OMM – Odunpazarı Modern Art Foundation was founded in 2019 with the aim of contributing towards the development of cultural, social, and artistic life through events and activities centered on the familiarization and popularization of culture and arts in society, the advancement of art education, the support for artistic and cultural production, and the transmission of cultural values to future generations. OMM – Odunpazarı Modern Museum operates under the auspices of this foundation.

Website

New Exhibitions: “El Greco – Ambition And Defiance” (Art Institute Of Chicago)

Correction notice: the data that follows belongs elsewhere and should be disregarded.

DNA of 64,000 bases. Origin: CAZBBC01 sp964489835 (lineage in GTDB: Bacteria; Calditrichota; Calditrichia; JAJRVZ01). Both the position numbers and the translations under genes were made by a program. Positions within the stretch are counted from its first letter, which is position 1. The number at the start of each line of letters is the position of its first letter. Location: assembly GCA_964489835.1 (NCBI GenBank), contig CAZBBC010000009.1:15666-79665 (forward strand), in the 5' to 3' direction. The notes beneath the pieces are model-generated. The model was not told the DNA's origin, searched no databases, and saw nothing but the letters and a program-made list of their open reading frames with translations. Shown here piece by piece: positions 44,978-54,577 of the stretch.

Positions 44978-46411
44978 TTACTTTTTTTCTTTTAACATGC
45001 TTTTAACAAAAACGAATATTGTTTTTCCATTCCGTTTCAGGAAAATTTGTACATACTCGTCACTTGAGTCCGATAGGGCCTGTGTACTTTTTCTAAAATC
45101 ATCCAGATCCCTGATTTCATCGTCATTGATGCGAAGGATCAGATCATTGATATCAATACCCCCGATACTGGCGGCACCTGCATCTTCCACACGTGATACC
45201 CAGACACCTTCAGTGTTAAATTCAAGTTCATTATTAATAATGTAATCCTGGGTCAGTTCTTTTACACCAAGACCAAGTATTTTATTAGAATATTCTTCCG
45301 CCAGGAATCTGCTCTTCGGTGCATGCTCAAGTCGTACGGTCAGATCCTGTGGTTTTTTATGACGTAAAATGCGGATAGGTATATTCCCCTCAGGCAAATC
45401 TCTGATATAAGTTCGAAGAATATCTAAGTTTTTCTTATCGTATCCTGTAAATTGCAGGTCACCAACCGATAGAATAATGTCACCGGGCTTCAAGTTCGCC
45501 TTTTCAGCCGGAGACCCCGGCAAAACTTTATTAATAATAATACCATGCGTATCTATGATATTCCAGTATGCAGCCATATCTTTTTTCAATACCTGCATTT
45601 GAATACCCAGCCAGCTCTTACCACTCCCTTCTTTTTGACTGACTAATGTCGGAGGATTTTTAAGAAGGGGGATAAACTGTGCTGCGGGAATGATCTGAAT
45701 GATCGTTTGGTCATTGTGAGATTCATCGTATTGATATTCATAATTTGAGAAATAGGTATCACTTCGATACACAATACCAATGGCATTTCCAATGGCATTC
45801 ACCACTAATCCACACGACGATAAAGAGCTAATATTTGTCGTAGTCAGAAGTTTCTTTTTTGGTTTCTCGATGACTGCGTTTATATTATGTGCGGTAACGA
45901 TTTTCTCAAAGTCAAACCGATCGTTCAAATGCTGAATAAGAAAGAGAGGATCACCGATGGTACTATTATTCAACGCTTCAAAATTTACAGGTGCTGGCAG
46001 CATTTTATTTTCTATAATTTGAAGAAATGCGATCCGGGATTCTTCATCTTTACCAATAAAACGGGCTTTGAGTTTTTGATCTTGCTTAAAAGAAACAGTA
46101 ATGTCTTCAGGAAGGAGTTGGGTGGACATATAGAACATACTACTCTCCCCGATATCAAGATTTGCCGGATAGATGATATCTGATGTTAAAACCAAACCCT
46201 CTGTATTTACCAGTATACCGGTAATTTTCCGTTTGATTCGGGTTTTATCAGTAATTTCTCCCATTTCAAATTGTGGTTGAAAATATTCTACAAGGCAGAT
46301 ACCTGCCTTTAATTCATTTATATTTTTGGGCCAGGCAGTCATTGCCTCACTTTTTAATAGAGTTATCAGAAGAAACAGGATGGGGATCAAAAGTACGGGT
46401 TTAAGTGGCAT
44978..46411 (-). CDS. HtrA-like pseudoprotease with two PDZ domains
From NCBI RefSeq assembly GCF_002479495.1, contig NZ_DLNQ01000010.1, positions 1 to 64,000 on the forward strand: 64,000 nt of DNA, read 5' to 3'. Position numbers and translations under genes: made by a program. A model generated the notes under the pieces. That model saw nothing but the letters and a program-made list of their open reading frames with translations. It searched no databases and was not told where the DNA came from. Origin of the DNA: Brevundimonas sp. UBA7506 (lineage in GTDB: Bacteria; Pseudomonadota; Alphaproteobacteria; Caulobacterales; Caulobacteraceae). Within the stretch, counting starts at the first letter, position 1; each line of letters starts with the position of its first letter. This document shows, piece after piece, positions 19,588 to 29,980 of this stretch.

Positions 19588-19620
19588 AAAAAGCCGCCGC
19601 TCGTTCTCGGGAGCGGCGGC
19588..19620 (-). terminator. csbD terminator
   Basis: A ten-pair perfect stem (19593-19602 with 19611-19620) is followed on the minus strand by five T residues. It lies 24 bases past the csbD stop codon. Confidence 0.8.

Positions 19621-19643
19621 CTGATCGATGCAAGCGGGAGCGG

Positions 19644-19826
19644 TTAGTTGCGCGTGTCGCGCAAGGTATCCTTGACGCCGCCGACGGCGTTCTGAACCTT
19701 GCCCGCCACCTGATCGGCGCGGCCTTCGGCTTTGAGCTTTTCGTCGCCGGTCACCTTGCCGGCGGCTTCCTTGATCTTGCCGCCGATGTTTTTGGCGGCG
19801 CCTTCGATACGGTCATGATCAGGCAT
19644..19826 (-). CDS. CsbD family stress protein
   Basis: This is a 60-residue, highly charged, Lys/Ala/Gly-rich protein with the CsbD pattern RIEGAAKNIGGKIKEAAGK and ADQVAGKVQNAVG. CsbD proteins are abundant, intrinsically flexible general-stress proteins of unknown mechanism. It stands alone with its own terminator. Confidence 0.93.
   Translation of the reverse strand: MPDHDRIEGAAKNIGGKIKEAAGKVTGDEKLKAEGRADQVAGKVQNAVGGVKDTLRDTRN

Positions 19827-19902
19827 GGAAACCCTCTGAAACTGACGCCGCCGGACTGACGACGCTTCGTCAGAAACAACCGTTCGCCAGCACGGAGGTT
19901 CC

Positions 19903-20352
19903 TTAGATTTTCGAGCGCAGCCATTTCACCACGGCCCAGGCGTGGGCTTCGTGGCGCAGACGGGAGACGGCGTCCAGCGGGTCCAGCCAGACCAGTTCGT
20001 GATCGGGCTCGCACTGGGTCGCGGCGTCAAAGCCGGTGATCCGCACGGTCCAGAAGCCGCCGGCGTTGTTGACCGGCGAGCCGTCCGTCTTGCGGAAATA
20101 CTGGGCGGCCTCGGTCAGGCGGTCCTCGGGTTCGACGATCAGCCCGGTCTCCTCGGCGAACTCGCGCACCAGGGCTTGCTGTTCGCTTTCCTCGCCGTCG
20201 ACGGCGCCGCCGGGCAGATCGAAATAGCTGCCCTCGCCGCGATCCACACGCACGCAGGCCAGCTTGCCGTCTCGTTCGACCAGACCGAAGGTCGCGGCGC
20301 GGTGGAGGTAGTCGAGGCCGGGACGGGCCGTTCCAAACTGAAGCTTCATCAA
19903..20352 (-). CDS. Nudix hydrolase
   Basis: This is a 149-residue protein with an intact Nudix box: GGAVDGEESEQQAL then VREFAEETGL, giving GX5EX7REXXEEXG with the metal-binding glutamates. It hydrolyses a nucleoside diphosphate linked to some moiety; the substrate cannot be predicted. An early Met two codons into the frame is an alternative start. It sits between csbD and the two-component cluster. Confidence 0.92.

March 7 – June 21, 2020

This major exhibition charts the career of the artist known simply as El Greco. Over 57 works from across the world trace not only the development of his distinctive style but also the astounding ambition that drove him to relentlessly pursue success.

 

Portrait of Fray Hortensio Felix Paravicino El Greco 1609Born in Crete as Domenikos Theotokopoulos (1541–1614), El Greco trained in the traditional manner of Byzantine icon painting. He moved to Venice in 1567 to learn a new artistic approach, absorbing developments in Venetian Renaissance painting through the lens of artists such as Titian and Tintoretto. The works El Greco painted during his time in Venice, however, reveal both his embrace of and struggles to fully adapt to this manner of painting.